Every year in Sacramento, a few issues emerge that strike such a chord with everyday Californians that it starts a title wave of opposition, and sparks an incredible amount of public comment in a very short amount of time. After Gov. Jerry Brown’s revised budget proposal earlier this month, I was reminded of one of those issues.
Remember back in 2014 when Brown proposed to cut the $4.1 million Agriculture Education Incentive Grant? That was a cut that would have devastated high school Future Farmers of America (FFA) programs and the over 80,000 students who benefit from agricultural education in California.
How did we respond? We gathered hundreds of FFA students from across California at the State Capitol to show Brown and state legislators how critical the FFA program is to the future of our students and California.
In his 2017-2018 state budget, Brown proposed to completely eliminate funding for career technical education (CTE) programs, such as FFA. These programs are funded by $15 million in CTE Pathway monies that are provided to the California Department of Education in order to support statewide CTE activities and programs.
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The governor’s proposal instead allocated the $15 million to the Community College Chancellor’s Office to support existing workforce development programs. Now, this is not to say that the workforce development programs at community colleges are not valuable; they absolutely are.
However, these programs already receive $33 million in funding each year, making their proposed funding in 2017-2018 roughly $48 million.
Shifting the $15 million from CTE to workforce development programs means less money for training new high school teachers, reduced spending on leadership academies, and the proposal would end a program that reviews whether or not agriculture related classes can count toward admission requirements for a UC or CSU.
Currently over half of the courses offered through agriculture education are recognized by the UC and CSU systems.
It is not just FFA that would have suffered from the loss of this funding.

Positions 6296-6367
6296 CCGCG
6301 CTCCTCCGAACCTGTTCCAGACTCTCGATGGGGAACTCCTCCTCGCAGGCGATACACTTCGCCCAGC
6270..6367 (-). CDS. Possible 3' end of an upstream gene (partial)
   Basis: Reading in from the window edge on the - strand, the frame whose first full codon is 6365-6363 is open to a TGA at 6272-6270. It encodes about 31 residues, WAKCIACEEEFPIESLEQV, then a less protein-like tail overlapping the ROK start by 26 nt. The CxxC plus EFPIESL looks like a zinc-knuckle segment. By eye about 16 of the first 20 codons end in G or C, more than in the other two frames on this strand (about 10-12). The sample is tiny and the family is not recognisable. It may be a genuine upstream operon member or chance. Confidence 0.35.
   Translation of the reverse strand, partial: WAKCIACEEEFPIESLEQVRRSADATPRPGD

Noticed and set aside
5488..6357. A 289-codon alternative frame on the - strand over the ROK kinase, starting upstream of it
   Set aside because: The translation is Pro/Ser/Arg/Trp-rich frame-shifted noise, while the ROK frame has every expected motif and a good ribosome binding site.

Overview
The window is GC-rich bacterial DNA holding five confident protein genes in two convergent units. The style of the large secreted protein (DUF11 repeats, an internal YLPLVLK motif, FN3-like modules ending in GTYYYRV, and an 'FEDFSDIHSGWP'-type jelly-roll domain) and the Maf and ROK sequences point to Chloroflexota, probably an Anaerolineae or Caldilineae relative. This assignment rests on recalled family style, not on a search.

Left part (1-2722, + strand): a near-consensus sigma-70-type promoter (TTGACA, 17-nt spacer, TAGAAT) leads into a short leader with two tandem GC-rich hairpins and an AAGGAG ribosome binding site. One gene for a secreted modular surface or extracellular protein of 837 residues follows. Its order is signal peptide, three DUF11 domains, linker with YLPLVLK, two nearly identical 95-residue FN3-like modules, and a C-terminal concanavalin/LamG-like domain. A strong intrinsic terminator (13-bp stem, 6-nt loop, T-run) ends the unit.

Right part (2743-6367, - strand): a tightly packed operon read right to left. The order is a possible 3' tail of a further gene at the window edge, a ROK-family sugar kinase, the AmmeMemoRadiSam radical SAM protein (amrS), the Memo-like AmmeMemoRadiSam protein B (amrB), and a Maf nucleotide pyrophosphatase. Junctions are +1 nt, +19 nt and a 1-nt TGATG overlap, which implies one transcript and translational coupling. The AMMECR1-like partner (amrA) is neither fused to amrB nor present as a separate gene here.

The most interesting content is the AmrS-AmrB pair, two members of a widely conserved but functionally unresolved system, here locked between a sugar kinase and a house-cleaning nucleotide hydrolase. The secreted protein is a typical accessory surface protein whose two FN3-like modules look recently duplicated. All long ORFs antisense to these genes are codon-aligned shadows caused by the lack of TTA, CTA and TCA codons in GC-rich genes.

Organizations such as SkillsUSA, Future Business Leaders of America, FHA-HERO, Distributive Education Clubs of America and Health Occupations Students of America would all be adversely affected if the governor and Legislature did not realize what high school CTE programs mean to California’s future workforce and economy.
CTE programs are molding future leaders and teaching students real-world knowledge and skills that they will be able to use for the rest of their lives. If we do not invest in CTE programs and these students at an early age, who is to say that there will even be students interested in utilizing the workforce and development programs when they get to college.
Similar to 2014, the value of these programs was clear to see, as supporters from all across California banded together through social media campaigns and phone calls to urge their elected officials to ensure CTE programs continue to receive funding in not only the 2017-2018 budget, but for years to come.
Karen Ross, Secretary of the California Department of Food and Agriculture, has reassured us that the $15 million will indeed remain for CTE funding. In an email, Ross stated, “Please be assured, Gov. Brown remains committed to ongoing funding for these programs… the governor is committed to ongoing funding for these programs for 2017-2018 and beyond.”
We fought and won in 2014, we have fought and seem to have won this time around, but nothing is set in stone. The commitment to fund CTE programs has been made, but I will believe it when I see it. Until then, we need to keep fighting and stay vigilant. It may not be long until we are in a position where we have to fight again.
Sen. Andy Vidak, R-Hanford, represents the 14th District, which includes Kings County and portions of Fresno, Kern and Tulare counties.